A five spot, eh, cully?

    Gawd bless 'ee, young master.

    Performs hat honour, knuckles forelock and exits stage left..

    Keep up the good work, Ish. Just think in about forty years time you will be as much at sea as I am now. Only don't let the fact put you off as learning is fun.

  • Comment number 74.

    72. At 10:31am on 30 Nov 2010, ntp3 wrote:

    Krugman blog 26 November 2010, "When you’re doing micro, you assume rational individuals and rapidly clearing markets; when you’re doing macro, frictions and ad hoc behavioral assumptions are essential.
    So what? Inconsistency in the pursuit of useful guidance is no vice. The map is not the territory, and it’s OK to use different kinds of maps depending on what you’re trying to accomplish: if you’re driving, a road map suffices, if you’re going hiking, you really need a topo.
    But economists were bound to push at the dividing line between micro and macro – which in practice has meant trying to make macro more like micro, basing more and more of it on optimization and market-clearing. And if the attempts to provide 'microfoundations' fell short? Well, given human propensities, plus the law of diminishing disciples, it was probably inevitable that a substantial part of the economics profession would simply assume away the realities of the business cycle, because they didn’t fit the models.
    The result was what I’ve called the Dark Age of macroeconomics, in which large numbers of economists literally knew nothing of the hard-won insights of the 30s and 40s – and, of course, went into spasms of rage when their ignorance was pointed out."
    Micro as macro was the line Nigel Lawson took, and the one which Gordon Brown accepted. And here we all are...

    ......................

    So what ... we know all of that ... the question is what is to be done about it? Krugman, like many other economists as quoted the world over, has made his name out of saying very simple things in the most complicated fashion ... in other words the paragraph means (amongst other things) that 'economics does not work' without a strategy to implement a chosen or desired economic principle/effect.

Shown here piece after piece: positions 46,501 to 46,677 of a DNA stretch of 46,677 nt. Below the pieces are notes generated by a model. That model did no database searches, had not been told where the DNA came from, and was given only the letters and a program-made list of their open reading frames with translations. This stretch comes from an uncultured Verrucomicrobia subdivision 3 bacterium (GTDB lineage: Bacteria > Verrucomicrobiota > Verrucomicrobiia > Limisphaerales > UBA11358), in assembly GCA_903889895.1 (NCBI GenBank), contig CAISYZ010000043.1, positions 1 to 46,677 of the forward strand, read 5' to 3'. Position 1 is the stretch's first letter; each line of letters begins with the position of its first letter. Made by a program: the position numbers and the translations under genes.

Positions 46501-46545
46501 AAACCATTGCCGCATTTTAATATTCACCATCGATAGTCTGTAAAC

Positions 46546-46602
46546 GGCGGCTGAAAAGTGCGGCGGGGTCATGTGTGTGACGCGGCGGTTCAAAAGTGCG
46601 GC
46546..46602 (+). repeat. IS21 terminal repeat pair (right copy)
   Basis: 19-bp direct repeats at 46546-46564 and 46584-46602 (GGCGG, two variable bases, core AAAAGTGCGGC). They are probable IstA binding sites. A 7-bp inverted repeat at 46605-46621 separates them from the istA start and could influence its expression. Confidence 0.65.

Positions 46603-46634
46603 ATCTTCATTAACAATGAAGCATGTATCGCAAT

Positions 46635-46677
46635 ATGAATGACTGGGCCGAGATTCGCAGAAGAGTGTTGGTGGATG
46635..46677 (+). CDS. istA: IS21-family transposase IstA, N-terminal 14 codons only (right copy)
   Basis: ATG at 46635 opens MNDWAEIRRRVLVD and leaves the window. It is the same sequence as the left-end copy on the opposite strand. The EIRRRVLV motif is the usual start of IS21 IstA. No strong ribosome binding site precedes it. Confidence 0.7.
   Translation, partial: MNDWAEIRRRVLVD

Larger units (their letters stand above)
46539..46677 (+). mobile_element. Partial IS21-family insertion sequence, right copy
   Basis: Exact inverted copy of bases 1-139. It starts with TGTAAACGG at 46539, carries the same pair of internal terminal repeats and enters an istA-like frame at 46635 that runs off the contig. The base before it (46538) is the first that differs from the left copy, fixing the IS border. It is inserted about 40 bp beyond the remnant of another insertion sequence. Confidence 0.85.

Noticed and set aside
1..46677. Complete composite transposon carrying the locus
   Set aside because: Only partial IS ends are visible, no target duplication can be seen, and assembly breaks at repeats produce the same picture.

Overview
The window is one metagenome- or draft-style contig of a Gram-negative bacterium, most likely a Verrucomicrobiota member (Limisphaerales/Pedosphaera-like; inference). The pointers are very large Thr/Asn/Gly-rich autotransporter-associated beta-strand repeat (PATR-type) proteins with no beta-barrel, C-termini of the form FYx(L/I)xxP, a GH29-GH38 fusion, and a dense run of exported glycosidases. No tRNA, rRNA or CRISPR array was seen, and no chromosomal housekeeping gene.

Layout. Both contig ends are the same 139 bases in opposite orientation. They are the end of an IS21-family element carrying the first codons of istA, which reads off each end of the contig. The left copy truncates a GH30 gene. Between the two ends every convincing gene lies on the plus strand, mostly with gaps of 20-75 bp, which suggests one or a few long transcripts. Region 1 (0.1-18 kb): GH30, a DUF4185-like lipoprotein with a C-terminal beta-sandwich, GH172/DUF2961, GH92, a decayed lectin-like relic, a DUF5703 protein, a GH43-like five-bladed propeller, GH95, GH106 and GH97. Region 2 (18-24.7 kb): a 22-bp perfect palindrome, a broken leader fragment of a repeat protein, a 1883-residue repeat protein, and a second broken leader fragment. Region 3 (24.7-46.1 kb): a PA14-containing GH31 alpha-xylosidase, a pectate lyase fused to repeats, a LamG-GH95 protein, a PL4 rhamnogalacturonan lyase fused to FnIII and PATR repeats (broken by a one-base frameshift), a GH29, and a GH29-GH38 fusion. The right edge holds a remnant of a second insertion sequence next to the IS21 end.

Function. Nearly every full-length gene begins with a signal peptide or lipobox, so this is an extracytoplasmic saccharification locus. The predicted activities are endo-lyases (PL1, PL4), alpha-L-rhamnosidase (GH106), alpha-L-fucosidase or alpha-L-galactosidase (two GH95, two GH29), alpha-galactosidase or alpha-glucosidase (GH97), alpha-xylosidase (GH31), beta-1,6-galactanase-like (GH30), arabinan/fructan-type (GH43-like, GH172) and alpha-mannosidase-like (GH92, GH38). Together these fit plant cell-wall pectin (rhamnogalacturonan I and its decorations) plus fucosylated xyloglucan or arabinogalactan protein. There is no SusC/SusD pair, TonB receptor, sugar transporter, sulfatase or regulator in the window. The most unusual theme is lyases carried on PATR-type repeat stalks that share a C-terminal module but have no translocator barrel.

There is a very descriptive and particular word for this kind of circumventory narrative!!!

    BTW
    'Micro as macro was the line Nigel Lawson took, and the one which Gordon Brown accepted. And here we all are...'

    Comparing Nigel Lawson with Gordon Brown? ... Oh, never mind!

  • Comment number 75.

    "The OBR is irrelevant, has no track record and only synthetic independence.

    The true state of the UK economy will be revealed in the next 2-3 years."

    How very true but all economic forecasters (if they are honest) should admit that all economic forecasts which stretch beyond a matter of a few days are conjectures which depend on what assumptions are made. Credible economic forecasters are simply ones whose "educated" guesses ultimately turn out to be fairly close to economic reality.

    The truth is no one knows what will happen in 2 years time, much could de rail the forecasts.

    As for the forecasting proving that 130,000 jobs could be saved - this is completely the wrong question for me. The right question should be were those 130,000 jobs necessary in the first place. Moving from a severely bloated public sector to a smaller but still bloated public sector is about as useful as telling a man with a cancerous tumour that it is now 20% smaller than it was, but still on track to kill you in 18 months time.

  • Comment number 76.

    I started my working life in the early to mid 1970’s. So I had had 2 experiences of labour governments, both with the same outcome – a lengthy period of austerity.

    I cannot knock anyone who hadn’t had experience of the late 70’s and early 80’s for voting in labour because we did need a change but that decision is coming home to roost.

    We were a +50k household in 2000 and our standard of living reflected that, and because of labours ingrained beliefs of; if you throw enough money at it will work, in 2005 we became a +30k household (-20k out of the system), our standard of living now represents this level.

    I have said this before but repeating it will not hurt.

    In 2003 I came away from educating (in part due to government priority changing for new money propaganda) and started my own business. The first few months of 2005 were hell for the sm/me high street shop and I folded with 56K of debt. So with a life style based around +50k and an income of +30K, a period of personal austerity measures were needed. A further injection of money at this point or further along the line would have meant collapse! I lived by ‘if it is not a need or it was beyond means, then it is a liability’. Since this point we have not used a credit card or had anything on loan. Have we had ‘growth?’ – not really, have we ‘stagnated?’ – no, have we ‘stabilised?’ – yes, are we now looking to move forwards ‘again?’ – yes.